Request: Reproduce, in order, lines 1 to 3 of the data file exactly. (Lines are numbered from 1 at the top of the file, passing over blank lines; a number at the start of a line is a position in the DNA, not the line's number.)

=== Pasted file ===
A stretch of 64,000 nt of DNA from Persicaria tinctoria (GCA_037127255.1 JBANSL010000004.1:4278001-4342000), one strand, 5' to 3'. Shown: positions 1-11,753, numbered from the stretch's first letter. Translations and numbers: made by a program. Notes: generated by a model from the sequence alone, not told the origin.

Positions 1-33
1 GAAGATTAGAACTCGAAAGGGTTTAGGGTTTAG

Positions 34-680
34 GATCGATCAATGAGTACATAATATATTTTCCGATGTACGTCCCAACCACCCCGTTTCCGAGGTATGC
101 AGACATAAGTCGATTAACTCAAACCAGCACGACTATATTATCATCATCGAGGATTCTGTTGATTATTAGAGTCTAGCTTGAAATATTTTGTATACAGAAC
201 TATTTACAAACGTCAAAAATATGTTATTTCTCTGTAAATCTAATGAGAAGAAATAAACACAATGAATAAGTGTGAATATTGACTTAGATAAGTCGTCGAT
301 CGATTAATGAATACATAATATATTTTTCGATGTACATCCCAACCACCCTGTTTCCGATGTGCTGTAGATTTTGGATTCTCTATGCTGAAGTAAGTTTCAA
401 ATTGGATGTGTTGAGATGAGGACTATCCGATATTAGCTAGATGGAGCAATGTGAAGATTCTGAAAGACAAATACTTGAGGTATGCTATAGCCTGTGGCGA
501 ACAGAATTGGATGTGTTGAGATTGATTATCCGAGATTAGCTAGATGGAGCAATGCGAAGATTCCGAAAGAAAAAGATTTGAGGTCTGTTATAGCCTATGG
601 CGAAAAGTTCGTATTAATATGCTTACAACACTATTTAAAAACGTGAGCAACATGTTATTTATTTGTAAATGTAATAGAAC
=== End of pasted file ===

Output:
A stretch of 64,000 nt of DNA from Persicaria tinctoria (GCA_037127255.1 JBANSL010000004.1:4278001-4342000), one strand, 5' to 3'. Shown: positions 1-11,753, numbered from the stretch's first letter. Translations and numbers: made by a program. Notes: generated by a model from the sequence alone, not told the origin.

Positions 1-33
1 GAAGATTAGAACTCGAAAGGGTTTAGGGTTTAG